During聽Hemophilia Awareness Month聽we reached over 300K people on social media by posting a fact-a-day about bleeding disorders.

Dr. Sanjay Gupta’s staff from聽Everyday Health, saw our efforts and reached out to us about working together on a piece about hemophilia. In honor of World Hemophilia Day, this informative article launched.


Title:Myths and Facts About Hemophilia

By:Dr. Sanjay Gupta

Hemophilia is a bleeding disorder that affects an estimated 20,000 people in the United States. It鈥檚 a relatively rare condition, but one that has serious, even life-threatening implications for people like Rich Pezzillo.

Pezzillo, 29, was diagnosed with moderate聽hemophilia聽when he was 4 years old. One of his two brothers also has it, as did their grandfather. People with the condition are missing or have low levels of clotting factors 鈥 proteins that help blood clot.

The two most common forms of hemophilia are type A, which is caused by a lack of clotting factor VIII, and type B, which is caused by lack of clotting factor IX. The disorder usually occurs in males, though women can carry the mutant gene that causes it. Pezzillo鈥檚聽mother is a carrier.

鈥淵ou only need about five percent of clotting factor to function normally,鈥 said Michael H. Bar, MD, a hematology oncologist at Stamford Hospital in Connecticut. 鈥淧eople with anything greater than five percent usually don鈥檛 have the spontaneous bleeding that severe hemophiliacs do and only notice it if they have a trauma.鈥 People with severe hemophilia have less than one percent of聽clotting factor.

鈥淎 person with hemophilia bleeds longer, not faster,鈥 said Pezzillo. “Many think that someone with hemophilia can die from a paper cut. That’s just not true. In fact, the bigger problems are actually with internal bleeding,鈥 which can damage tissues and organs. Pezzillo鈥檚 brother Anthony was diagnosed with hemophilia after he had his tonsils removed and suffered extreme bleeding. That鈥檚 when the rest of the family was tested, and Rich was diagnosed.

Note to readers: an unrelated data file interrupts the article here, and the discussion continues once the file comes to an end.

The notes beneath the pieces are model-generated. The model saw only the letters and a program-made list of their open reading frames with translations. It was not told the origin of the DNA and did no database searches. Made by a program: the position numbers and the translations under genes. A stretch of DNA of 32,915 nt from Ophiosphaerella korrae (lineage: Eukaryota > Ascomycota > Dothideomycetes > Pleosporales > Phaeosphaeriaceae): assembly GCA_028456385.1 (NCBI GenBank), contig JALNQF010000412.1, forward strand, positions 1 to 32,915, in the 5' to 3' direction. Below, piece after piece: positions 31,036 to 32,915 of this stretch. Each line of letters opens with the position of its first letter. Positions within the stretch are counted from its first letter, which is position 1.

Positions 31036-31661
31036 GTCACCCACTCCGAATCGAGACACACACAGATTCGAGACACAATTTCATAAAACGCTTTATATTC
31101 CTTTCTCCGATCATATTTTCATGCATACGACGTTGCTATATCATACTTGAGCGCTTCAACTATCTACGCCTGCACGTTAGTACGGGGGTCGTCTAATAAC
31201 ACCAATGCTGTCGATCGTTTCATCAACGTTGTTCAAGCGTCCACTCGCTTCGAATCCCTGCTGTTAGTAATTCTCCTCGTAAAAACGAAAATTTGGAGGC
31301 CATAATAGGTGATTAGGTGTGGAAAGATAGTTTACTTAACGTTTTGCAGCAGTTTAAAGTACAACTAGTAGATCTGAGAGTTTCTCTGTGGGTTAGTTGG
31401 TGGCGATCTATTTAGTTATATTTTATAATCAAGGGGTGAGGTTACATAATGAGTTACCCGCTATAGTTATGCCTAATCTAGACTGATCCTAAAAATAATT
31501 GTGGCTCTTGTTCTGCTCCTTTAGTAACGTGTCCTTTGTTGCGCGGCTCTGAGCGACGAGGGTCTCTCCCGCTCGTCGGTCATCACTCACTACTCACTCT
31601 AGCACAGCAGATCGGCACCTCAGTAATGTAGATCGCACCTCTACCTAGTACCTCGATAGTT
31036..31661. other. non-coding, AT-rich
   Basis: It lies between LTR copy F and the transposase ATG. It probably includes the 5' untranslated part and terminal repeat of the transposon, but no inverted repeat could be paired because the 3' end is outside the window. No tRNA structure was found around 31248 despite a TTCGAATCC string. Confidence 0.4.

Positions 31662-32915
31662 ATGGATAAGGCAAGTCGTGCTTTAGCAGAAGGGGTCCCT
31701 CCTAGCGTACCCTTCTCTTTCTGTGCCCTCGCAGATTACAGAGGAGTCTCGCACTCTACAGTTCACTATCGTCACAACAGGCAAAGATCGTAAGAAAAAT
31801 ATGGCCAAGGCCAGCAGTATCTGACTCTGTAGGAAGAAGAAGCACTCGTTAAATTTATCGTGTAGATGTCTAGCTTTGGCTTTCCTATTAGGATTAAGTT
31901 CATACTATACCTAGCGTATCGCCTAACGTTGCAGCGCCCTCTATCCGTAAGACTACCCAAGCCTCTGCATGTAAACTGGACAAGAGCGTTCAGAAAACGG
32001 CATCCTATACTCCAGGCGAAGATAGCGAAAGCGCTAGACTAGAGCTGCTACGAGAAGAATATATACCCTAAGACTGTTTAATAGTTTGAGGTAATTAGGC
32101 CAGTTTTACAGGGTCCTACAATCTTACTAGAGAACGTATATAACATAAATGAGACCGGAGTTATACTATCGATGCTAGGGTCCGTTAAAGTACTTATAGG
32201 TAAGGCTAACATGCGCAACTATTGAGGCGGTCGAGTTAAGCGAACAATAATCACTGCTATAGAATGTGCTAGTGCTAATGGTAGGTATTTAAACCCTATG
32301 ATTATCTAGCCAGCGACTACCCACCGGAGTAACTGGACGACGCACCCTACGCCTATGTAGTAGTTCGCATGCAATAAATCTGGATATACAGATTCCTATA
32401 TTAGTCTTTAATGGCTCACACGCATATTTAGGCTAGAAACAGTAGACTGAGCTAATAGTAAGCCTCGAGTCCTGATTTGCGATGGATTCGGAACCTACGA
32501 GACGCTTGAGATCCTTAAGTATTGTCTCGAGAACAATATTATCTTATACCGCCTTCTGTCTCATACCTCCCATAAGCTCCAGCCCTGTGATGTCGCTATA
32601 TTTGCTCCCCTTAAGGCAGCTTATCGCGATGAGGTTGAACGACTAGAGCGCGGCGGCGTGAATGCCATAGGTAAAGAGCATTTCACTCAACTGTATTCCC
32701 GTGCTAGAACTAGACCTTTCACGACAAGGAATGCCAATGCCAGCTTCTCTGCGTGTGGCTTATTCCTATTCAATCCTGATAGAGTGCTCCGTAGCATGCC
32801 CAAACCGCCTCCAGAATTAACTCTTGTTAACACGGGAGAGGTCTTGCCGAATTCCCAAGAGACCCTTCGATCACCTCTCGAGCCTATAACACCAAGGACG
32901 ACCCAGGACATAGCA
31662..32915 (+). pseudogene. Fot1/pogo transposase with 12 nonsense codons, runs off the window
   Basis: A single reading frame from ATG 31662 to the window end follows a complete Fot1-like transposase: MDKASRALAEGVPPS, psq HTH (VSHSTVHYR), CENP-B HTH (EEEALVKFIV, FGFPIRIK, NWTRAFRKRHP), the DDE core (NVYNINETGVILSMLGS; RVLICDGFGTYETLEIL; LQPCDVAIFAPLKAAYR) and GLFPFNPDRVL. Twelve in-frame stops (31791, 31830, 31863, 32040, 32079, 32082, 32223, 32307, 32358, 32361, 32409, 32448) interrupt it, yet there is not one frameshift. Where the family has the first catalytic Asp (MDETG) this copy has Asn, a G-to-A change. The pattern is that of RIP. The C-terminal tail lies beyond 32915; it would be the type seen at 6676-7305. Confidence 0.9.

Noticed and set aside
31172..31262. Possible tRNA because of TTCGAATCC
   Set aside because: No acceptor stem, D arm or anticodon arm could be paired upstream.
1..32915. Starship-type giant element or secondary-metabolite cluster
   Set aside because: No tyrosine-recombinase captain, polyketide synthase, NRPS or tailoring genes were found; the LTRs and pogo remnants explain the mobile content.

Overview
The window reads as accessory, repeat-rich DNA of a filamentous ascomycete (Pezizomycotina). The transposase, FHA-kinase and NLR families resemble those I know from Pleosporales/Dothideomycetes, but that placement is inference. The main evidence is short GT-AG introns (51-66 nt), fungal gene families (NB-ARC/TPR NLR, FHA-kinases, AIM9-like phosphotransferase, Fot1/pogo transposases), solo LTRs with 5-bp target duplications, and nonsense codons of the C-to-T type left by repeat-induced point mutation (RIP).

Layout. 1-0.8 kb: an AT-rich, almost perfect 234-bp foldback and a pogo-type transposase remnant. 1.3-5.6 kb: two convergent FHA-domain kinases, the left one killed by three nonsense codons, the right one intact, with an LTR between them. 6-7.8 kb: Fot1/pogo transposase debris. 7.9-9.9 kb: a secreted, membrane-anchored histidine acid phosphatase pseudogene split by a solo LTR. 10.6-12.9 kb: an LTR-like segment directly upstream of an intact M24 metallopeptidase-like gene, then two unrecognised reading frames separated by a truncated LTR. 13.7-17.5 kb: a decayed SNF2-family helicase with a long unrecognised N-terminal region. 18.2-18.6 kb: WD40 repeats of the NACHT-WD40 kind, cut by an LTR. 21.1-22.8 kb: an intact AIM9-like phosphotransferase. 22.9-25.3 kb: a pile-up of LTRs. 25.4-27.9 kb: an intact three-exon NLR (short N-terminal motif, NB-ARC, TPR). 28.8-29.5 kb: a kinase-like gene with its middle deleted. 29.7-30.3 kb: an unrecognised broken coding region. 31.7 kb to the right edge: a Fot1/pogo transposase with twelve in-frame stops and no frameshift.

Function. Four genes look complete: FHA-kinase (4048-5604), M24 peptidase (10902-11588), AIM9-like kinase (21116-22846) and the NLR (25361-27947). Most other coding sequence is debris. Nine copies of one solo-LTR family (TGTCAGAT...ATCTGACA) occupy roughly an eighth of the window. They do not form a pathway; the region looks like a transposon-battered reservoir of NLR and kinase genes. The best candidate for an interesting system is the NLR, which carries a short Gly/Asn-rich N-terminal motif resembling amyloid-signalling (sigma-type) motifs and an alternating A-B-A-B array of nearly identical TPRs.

Pezzillo, who grew up in Rhode Island but now lives in Washington, D.C., remembers that he bruised easily as a child. When he was 18, after having his wisdom teeth removed, Pezzillo鈥檚 gums began to bleed. Stitches weren鈥檛 enough to stop the bleeding, so he was admitted to the hospital and given more than 40,000 units of clotting factor 鈥 a treatment known as replacement therapy.

While in college, Pezzillo developed spontaneous bleeds in his right thigh and left hip. Joint bleeds can cause pain and chronic swelling, and sometimes require joint replacement surgery.

Pezzillo then developed one of the most serious聽complications of hemophilia. In roughly 20 percent of hemophilia cases, patients鈥 immune systems will reject the clotting factor and produce antibodies, known as inhibitors, to fight it.

鈥淏ecause the clotting factors are made from artificial sources and aren鈥檛 quite human, certain patients will have their immune system see them as foreign and attack,鈥 said Dr. Bar. As a result, the clotting factor doesn鈥檛 work.

Treatment for people with inhibitors may require higher doses of clotting factor or special blood products known as bypassing agents.

Pezzillo now treats his hemophilia prophylactically, injecting himself with clotting factor regularly. It鈥檚 costly and time consuming, but it allows him to remain active. Pezzillo, who works for the聽Hemophilia Federation of America, has run multiple half-marathons and one full marathon.

鈥淧eople don鈥檛 have to be tethered to the hospital anymore,鈥 he said. 鈥淏ut it鈥檚 still a disease a lot of people don鈥檛 know about, and it deserves more awareness from both inside and outside the medical community.鈥

Click HERE to read this article from Everyday Health’s website

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